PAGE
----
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GOP's LaHood eyed for Transportation job

Obama reportedly plans to name the Illinois congressman, stepping down after 14 years.

President-elect Barack Obama with cabinet choices Tom Vilsack (left) for Agriculture and Ken Salazar for Interior.
President-elect Barack Obama with cabinet choices Tom Vilsack (left) for Agriculture and Ken Salazar for Interior.Read moreAssociated Press

CHICAGO - President-elect Barack Obama intends to name Rep. Ray LaHood of Illinois, a Republican, as his transportation secretary, a Democratic official said yesterday.

The official disclosed the selection of LaHood after Obama earlier in the day announced former Iowa Gov. Tom Vilsack as agriculture secretary and Sen. Ken Salazar (D., Colo.) to head the Interior Department.

LaHood, 63, is stepping down from his House seat after 14 years of representing the area around Peoria.

He has been at the forefront of efforts to make the floor of the House less partisan. Respected for his ability to preside, he was in the chair during most of President Bill Clinton's impeachment a decade ago.

His selection was applauded by the Laborers' International Union of North America, with general president Terry O'Sullivan saying the Republican "has been a friend to our union when it comes to construction and transportation issues."

The official who disclosed LaHood's selection as transportation secretary did so on condition of anonymity because the Obama team did not authorize the disclosure.

LaHood, Vilsack and Salazar must be confirmed by the Senate.

The selections came as Obama worked on completing his cabinet, possibly ahead of a year-end holiday vacation in Hawaii with his family.

He has yet to announce choices for the Labor Department, senior intelligence posts, or the Office of U.S. Trade Representative. Numerous subcabinet posts also remain unfilled.

Late yesterday, McClatchy Newspapers and the Dallas Morning News, citing unnamed insiders, reported that former Dallas Mayor Ron Kirk was the likely pick for the trade role. Kirk, 54, declined to comment when reached by phone by the Dallas paper.

For the Agriculture and Interior Departments - which oversee federal farming and land policies - Obama said his approach would be to "serve not big agribusiness or Washington influence-peddlers but family farmers and the American people."

He said this meant promoting development as well as protection of environmental treasures, and expanding both agriculture and new energy sources.

"I am confident we have the team we need to make the rural agenda America's agenda, to create millions of new green jobs, to free our nation from its dependence on oil, and to help preserve this planet for our children," Obama said in introducing Vilsack and Salazar at a news conference.

Vilsack, 58, who was first elected Iowa governor in 1998, carved out a reputation as a political centrist. He balanced Iowa's budget and resisted raising taxes but was willing to spend on such priorities as education and health. He argued that pushing alternative energy sources was key to bolstering rural sections of the nation that are struggling economically.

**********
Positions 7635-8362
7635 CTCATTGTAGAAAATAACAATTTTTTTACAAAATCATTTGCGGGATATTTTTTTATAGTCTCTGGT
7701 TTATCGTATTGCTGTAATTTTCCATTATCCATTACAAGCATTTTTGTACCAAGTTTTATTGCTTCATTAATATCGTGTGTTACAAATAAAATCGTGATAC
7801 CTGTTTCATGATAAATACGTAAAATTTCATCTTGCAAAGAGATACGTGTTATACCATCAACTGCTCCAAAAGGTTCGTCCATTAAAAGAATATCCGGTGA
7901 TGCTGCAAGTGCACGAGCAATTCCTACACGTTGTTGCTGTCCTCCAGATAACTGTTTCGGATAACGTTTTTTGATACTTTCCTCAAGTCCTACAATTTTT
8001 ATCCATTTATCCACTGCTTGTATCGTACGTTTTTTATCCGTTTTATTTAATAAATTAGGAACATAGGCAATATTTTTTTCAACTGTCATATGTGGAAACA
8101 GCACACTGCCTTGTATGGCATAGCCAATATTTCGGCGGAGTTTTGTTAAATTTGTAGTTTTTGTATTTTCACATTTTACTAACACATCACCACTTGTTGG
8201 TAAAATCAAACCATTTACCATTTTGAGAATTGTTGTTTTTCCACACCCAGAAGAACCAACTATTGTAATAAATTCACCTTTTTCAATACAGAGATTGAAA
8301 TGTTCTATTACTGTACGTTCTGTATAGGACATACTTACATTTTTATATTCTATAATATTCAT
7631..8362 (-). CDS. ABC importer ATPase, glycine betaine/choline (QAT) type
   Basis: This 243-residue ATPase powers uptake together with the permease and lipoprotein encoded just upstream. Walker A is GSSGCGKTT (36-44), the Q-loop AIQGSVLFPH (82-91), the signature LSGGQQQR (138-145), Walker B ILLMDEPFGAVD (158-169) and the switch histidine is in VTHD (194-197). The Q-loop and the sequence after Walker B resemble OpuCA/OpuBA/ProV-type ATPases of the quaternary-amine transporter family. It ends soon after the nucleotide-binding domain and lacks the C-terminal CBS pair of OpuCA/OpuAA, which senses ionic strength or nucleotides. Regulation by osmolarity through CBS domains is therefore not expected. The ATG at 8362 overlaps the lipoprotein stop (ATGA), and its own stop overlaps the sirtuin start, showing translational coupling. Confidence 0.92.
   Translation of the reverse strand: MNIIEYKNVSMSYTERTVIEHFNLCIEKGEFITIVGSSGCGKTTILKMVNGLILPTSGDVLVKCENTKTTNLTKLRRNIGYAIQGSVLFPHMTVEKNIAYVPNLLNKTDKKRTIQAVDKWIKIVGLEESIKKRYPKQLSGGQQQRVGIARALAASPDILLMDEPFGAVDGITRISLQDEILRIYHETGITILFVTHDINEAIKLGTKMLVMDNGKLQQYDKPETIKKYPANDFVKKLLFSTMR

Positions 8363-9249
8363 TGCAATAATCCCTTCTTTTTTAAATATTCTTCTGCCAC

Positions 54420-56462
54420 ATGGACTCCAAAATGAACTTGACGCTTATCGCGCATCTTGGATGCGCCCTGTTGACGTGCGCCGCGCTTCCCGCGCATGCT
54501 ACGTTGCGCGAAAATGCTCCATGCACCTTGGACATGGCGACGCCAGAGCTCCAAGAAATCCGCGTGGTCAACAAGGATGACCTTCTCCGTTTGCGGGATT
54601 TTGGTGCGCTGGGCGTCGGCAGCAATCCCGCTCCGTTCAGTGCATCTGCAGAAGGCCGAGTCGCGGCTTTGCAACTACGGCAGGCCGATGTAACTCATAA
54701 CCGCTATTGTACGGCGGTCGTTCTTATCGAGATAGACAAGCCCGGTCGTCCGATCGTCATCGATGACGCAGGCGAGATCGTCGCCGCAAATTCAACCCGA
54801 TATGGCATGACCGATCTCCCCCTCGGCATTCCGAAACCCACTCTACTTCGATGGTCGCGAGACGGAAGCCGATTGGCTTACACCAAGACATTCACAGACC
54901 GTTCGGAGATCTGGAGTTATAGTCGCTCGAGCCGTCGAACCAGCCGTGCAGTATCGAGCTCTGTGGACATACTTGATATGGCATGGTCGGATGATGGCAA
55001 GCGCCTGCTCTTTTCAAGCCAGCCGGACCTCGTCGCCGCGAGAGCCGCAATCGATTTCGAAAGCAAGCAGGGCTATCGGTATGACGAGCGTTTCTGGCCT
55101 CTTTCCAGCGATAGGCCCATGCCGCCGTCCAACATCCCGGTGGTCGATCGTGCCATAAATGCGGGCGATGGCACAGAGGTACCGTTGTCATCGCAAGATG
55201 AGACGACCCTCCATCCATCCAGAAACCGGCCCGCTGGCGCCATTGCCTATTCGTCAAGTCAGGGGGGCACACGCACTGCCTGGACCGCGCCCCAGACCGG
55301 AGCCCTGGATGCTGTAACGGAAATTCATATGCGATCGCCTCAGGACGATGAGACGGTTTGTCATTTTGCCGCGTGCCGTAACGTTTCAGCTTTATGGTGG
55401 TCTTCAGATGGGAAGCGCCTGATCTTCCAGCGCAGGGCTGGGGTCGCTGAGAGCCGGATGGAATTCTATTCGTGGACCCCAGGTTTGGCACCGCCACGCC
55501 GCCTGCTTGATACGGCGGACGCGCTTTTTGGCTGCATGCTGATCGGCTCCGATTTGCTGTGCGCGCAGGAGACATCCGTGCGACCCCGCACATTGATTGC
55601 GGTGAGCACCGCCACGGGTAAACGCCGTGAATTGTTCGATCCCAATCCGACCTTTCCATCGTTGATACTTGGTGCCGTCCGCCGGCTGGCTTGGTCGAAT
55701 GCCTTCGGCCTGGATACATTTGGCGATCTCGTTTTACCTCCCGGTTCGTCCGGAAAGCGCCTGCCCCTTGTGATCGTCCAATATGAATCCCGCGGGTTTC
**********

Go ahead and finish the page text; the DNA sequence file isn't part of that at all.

"Tom will not only help ensure that rural America has a true partner in implementing the farm bill and pursuing agricultural research, but that Washington is looking out for everyone, from the small family farms that are feeding our communities to the large farms that are feeding the world," Obama said.

Salazar will head a department that oversees oil and gas drilling on public lands and manages parks and wildlife refuges. He is expected to try to balance protection of natural resources with use of the nation's energy potential - an approach that Obama said he wanted.

Salazar cosponsored a bill in Congress to create a new land-conservation system under Interior's Bureau of Land Management for permanently protecting 26 million acres of national monuments, wilderness areas, and rivers. The bill died during the special session of Congress after the Nov. 4 election.

The Colorado senator opposed drilling in Alaska's Arctic National Wildlife Refuge and objected to the Bush administration's efforts to lease Western lands for oil-shale development.

If Salazar is confirmed, Colorado Gov. Bill Ritter, a Democrat, would appoint someone to serve out the final two years of his Senate term. Several Democrats pointed to Rep. John Salazar, the senator's brother, as a leading possibility to take the seat.

Obama's Latest Nominees

Ken Salazar

Interior secretary.

53; born March 2, 1955, in Alamosa, Colo.

U.S. senator from Colorado, 2005 to date; Colorado attorney general, 1999-2004; executive director, Colorado Department

of Natural Resources, 1990-94; chief legal counsel to Colorado

Gov. Roy Romer, 1986-90; private law practice in Denver, 1994-98 and 1981-86.

B.A. in political science, Colorado College, 1977; J.D., University of Michigan, 1981.

Thomas James Vilsack

Agriculture secretary.

58; born Dec. 13, 1950, in Pittsburgh.

Of counsel, Dorsey & Whitney law firm in Des Moines, 2007 to date; Iowa governor, 1998-2006; Iowa state senator, 1992-98; mayor of Mount Pleasant, Iowa, 1987-92.

B.A., Hamilton College, 1972; J.D., Albany Law School, 1975.